Medical Tourism – Reasons, Risks & Potential Savings

medical tourismImagine having major surgery at an internationally accredited hospital, performed by a board-certified surgeon, and then recovering with your spouse in a four-star hotel on the beach in Costa Rica. Add daily nurse and physical therapist visits to the mix, and all for less than the cost of the surgery, hospital stay, and rehabilitation in your home city. This is medical tourism—and many Americans have recently discovered it.
According to the website Patients Beyond Borders, an estimated 1.2 million Americans will travel overseas in 2014 for medical and dental services. It’s also estimated that, globally, six million people will travel across international borders for less expensive (though comparable) care to save money or avoid long waits for treatment. According to the Huffington Post, British citizens are headed “to Switzerland for things like face lifts, Botox and liposuction; the Czech Republic for boob jobs, lip fillers, and nose jobs; and Thailand for teeth whitening.” The Economic Times reports that the Indian medical tourism business is growing 30% annually, with 3.2 million visitors projected to spend $2 billion U.S. in 2015.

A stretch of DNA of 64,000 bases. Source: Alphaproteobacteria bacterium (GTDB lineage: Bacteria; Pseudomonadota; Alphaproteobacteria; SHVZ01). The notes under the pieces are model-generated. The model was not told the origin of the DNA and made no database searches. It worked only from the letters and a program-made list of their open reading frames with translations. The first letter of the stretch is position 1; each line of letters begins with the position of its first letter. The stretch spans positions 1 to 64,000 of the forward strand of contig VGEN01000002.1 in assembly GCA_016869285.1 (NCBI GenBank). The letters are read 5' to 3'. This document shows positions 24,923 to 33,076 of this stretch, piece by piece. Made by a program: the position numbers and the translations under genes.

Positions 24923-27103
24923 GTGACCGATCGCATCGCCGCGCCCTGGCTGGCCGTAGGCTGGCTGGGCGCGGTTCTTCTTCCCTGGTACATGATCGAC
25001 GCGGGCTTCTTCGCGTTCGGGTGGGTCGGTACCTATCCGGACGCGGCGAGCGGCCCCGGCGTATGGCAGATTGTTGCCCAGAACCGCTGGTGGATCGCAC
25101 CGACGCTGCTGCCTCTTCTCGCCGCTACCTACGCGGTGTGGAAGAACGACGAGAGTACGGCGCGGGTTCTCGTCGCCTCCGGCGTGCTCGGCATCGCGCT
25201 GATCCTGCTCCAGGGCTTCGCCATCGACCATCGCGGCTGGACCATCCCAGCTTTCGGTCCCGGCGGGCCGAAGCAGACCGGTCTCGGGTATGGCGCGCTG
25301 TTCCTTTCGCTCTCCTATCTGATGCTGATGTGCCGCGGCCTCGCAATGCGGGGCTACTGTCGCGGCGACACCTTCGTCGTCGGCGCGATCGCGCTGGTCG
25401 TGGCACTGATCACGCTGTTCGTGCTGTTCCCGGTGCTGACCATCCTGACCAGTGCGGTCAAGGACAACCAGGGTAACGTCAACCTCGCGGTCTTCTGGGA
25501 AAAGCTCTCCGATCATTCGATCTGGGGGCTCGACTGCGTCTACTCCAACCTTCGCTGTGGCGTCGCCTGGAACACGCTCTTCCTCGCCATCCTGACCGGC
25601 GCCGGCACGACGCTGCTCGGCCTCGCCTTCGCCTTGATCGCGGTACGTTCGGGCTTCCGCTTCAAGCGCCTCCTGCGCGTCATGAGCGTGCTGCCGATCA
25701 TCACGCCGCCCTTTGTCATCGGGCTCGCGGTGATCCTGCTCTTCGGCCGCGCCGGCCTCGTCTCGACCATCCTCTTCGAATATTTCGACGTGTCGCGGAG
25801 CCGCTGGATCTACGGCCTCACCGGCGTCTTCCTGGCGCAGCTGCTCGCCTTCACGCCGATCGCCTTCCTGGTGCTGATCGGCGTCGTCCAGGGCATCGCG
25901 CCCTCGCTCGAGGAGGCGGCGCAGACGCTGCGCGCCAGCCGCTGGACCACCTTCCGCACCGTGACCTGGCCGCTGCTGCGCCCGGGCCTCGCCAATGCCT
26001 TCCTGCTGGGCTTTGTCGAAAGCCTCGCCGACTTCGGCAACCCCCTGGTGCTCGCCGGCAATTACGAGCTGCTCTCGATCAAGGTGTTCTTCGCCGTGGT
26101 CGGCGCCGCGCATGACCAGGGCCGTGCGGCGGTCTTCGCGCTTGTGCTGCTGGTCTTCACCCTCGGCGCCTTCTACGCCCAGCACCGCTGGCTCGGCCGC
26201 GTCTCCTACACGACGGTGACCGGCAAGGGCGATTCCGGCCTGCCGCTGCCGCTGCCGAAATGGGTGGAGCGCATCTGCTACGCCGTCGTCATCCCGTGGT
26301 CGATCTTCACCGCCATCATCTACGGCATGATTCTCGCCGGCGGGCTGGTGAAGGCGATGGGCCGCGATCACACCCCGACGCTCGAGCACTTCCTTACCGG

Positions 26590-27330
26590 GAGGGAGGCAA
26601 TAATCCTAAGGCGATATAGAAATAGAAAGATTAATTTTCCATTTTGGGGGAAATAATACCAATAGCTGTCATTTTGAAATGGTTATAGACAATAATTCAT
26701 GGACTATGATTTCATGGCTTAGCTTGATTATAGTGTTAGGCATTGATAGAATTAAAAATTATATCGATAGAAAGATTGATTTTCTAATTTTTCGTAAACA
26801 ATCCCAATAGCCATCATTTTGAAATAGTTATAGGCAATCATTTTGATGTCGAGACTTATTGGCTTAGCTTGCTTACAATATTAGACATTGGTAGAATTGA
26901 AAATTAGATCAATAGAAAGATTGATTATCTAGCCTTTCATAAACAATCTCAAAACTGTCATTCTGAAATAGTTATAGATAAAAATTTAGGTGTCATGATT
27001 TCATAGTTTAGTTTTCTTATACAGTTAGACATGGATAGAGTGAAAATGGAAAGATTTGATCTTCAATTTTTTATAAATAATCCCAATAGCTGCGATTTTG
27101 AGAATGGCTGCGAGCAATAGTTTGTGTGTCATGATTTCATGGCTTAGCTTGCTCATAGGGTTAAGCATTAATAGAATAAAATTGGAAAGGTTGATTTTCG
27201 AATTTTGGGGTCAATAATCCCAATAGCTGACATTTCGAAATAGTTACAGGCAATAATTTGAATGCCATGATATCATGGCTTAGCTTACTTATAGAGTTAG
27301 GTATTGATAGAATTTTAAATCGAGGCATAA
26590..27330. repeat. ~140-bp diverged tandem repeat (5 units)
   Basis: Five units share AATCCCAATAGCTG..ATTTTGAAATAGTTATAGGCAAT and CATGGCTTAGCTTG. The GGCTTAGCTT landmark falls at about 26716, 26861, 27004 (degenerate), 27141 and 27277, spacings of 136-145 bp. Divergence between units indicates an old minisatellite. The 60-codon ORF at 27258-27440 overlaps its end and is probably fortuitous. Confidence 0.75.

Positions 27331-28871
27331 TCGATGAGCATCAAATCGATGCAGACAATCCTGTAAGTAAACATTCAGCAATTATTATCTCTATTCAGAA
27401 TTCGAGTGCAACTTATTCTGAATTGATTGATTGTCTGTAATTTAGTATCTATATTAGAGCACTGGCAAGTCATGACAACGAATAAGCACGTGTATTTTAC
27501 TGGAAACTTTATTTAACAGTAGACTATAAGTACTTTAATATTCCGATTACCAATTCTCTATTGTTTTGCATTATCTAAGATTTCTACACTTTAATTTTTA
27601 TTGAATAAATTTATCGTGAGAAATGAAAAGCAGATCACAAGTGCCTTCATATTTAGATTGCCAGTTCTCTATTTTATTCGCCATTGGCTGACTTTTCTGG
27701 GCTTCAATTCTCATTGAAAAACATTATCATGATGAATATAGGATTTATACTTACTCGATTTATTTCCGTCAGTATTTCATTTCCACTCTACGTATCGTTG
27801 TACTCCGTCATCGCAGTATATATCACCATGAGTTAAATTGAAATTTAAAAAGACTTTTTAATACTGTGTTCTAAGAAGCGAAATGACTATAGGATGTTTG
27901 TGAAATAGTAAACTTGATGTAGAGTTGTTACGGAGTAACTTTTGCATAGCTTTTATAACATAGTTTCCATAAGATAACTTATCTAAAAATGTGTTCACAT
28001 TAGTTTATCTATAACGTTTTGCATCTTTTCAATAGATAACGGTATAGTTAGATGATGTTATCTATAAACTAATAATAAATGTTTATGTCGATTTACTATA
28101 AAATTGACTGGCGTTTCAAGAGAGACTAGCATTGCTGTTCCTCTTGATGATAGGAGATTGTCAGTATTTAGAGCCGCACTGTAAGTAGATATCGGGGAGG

Major health insurers such as Aetna, UnitedHealth, Humana, and WellPoint are experimenting with cross-border plans, according to the New Republic. Blue Cross Blue Shield of South Carolina has contracted with foreign providers for its high-deductible, low-premium plans. While Medicare does not currently cover healthcare costs overseas, the nonpartisan group Center for Medicare Portability predicts that it’s just a matter of time—retired Americans living overseas who paid Medicare premiums during their working years are currently denied medical care or must pay out-of-pocket. In addition, there would be substantial savings in the Medicare programs since comparable services overseas cost around 60% to 70% of U.S. prices.
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